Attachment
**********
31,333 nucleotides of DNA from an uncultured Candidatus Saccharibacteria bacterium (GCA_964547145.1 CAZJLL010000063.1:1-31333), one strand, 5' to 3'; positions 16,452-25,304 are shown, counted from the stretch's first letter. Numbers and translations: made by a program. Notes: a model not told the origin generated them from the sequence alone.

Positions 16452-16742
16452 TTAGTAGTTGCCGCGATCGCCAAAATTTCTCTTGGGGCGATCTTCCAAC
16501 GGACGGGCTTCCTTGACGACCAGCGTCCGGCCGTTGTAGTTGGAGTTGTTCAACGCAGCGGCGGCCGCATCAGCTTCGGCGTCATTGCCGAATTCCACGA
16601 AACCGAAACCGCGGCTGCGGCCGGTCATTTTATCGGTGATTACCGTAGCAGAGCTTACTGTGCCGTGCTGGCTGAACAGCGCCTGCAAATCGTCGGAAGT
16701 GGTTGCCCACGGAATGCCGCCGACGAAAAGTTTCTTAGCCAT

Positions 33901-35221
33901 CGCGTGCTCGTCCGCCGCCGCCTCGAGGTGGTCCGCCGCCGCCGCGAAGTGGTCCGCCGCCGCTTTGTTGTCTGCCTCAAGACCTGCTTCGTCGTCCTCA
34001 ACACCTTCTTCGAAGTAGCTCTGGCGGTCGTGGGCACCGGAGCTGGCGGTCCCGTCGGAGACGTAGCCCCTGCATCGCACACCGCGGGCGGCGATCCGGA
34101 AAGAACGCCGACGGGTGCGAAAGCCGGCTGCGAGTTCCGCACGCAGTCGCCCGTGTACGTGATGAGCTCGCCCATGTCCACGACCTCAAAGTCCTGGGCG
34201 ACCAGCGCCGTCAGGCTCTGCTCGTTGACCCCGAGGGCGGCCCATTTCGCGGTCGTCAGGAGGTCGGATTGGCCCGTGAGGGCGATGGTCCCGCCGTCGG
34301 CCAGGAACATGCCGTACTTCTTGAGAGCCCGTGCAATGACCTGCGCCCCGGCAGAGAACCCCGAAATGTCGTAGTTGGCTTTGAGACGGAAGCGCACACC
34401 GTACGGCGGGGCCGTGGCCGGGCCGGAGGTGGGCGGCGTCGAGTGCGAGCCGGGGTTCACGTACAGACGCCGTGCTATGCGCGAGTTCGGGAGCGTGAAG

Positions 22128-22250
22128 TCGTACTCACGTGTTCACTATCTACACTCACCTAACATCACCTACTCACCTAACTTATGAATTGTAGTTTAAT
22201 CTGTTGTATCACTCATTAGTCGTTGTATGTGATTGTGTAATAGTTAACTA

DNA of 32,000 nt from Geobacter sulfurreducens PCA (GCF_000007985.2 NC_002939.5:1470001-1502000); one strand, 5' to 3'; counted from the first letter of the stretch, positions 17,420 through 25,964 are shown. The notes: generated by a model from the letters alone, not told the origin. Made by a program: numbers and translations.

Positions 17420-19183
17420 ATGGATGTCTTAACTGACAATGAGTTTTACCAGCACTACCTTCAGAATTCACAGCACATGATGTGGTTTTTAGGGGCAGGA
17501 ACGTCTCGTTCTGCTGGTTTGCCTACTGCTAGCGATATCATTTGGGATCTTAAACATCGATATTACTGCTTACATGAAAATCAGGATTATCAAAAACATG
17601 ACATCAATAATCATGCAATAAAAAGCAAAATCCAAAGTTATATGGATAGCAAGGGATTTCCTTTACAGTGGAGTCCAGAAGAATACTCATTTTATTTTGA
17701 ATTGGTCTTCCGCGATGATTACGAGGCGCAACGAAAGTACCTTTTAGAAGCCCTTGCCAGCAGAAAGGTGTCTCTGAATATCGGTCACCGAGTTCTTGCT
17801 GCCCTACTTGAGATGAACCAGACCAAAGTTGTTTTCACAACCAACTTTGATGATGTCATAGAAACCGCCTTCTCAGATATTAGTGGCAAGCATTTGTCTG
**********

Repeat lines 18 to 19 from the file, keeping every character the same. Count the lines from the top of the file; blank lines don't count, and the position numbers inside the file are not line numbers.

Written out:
Positions 17420-19183
17420 ATGGATGTCTTAACTGACAATGAGTTTTACCAGCACTACCTTCAGAATTCACAGCACATGATGTGGTTTTTAGGGGCAGGA